Sunday, 26 February 2017

Writing - Romance

I have had an element of romance in all of my Steele novels. Within that element there has been an element of tragedy, deep emotion and sex. All important aspects of stories as it is in real life.


Steele has accepted that life has changed markedly and yet he is required once again to tackle a situation of injustice, But has concerns that he is being commissioned to act by the authorities.

Patrick is working alone trying to recover a youngster kidnapped from parents with a high profile role in the UK establishment. He is without the support of former allies, the Gurentai, and yet feels that the police and National Crime Agency, who have requested his involvement, have another agenda that is not necessarily in the interests of Steele.

The action is shared mostly between the UK and Canada. In the early stages of the case Patrick is chasing kidnappers across the continent of North America when disaster occurs and he is forced to return to the UK. While in Canmore, Alberta, Steele seeks solace from the apparent loss of his long-time partner and fiance Naomi Kobayashi, in the arms of a local girl.

Has Steele bitten off more than he can chew?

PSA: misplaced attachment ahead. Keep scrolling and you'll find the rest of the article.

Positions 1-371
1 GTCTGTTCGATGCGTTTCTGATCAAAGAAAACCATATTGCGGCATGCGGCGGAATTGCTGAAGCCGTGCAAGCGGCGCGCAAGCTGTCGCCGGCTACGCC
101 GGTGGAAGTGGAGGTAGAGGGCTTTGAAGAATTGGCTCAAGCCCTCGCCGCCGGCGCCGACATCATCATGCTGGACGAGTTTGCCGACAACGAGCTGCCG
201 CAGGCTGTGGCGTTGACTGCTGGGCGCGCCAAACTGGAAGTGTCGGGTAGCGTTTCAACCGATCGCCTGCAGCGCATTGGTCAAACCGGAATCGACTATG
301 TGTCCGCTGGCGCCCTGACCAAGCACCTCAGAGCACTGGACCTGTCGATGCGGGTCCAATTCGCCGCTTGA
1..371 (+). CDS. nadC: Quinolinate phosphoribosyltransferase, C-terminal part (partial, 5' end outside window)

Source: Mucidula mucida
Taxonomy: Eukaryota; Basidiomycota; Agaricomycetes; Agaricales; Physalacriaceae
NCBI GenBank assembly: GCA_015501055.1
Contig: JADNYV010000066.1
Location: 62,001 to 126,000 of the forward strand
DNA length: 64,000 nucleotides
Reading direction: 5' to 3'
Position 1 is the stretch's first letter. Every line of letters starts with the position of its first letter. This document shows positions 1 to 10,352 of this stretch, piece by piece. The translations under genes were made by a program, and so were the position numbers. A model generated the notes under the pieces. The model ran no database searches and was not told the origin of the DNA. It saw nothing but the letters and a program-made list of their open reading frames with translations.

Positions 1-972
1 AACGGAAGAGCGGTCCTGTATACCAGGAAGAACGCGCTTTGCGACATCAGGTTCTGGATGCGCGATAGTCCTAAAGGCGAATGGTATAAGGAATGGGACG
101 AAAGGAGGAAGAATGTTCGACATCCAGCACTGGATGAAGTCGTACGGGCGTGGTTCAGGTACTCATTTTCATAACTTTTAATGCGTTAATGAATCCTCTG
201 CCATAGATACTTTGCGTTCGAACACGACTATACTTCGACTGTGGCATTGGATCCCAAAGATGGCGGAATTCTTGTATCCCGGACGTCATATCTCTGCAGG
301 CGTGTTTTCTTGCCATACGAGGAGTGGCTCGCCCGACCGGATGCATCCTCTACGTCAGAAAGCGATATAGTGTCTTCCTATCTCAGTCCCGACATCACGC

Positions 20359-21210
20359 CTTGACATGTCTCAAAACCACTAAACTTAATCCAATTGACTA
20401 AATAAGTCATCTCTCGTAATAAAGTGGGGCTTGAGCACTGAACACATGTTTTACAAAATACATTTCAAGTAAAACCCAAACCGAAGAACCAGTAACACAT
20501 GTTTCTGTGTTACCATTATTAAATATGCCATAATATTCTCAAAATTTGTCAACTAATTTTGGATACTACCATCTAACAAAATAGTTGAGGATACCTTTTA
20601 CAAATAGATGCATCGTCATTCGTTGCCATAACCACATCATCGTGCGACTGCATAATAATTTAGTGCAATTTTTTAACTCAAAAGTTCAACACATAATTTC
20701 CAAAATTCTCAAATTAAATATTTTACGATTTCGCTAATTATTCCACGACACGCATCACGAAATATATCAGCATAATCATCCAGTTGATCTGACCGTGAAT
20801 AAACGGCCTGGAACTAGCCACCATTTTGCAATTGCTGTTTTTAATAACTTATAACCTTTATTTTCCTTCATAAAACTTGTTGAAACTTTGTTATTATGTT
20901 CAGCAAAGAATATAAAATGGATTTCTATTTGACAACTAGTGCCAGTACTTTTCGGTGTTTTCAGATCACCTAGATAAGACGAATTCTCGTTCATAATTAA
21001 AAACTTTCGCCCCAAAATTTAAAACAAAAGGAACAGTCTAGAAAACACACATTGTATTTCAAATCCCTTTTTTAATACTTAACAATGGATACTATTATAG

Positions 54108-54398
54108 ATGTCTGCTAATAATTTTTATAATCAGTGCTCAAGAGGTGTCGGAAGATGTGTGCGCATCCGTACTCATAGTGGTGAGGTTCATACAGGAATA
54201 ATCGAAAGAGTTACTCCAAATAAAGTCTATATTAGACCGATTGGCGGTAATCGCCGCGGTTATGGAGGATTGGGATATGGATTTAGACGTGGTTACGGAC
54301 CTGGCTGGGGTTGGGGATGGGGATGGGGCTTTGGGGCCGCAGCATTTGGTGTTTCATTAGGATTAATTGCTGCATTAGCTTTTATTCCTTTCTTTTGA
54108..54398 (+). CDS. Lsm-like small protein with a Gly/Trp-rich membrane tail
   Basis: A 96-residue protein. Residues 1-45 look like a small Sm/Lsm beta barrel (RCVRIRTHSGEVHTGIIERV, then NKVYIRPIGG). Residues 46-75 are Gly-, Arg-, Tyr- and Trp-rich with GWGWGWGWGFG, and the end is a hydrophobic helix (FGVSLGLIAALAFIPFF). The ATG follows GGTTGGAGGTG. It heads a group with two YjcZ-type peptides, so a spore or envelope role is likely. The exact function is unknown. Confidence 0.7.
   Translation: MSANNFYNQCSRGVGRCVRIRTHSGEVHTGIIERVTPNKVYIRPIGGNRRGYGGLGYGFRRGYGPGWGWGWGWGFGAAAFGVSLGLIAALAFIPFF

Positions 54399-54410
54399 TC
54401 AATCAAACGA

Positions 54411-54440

Where is his love life going?
Are former allies, the Gurentai, targeting Steele?
Will he recover the kidnapped child or will he fail and become the target for retribution by the authorities?


1 of 1 people found the following review helpful
5.0 out of 5 stars Don't Mess With Patrick Steele 16 Jun. 2015
By Caleb Pirtle Published on
Format: Kindle Edition

I have traveled with Patrick Steele through a myriad of David L. Atkinson’s novels, and there are some absolutes. He is tough. He is resilient. He does not mind taking an enemy down because, believe me, his villains are the kind that need taken down.

Steele lives by and the gun and by the fist, but, yet, he is always genteel, polite, and the perfect English gentleman. He loves his food. He loves the lady at his side. And deep inside, he is conflicted about love and his fate in life. He’s good at what he does, but there is a hint of guilt after his actions. He is a man who is asked to do what others would never do, and he does it out of loyalty and the knowledge he can do it.
Grace and Favour is a continuation of the exploits of Patrick Steele. He’s British to the core, which is what I like about him, and this time his mission takes him from England to Canada, and he knows something isn’t quite right. An easy wave of paranoia sweeps over him. Back home, disaster strikes, and his judgment is clouded with doubt.

Have friends become the enemy? Can he trust his friends or the girl he loves? Has he become the target? Will this be his last job? Will it end badly? Will it end with Steele lying in a grave somewhere? Who wants him dead and why? And how can he protect himself, track down kidnappers on the loose in two continents, and still find the missing child in time? Failure is not an option. In a David L. Atkinson novel, it never is. Steele is on a wild and breath-taking ride, but no matter how tough and threatening the case may be, I’m betting on him.

God Bless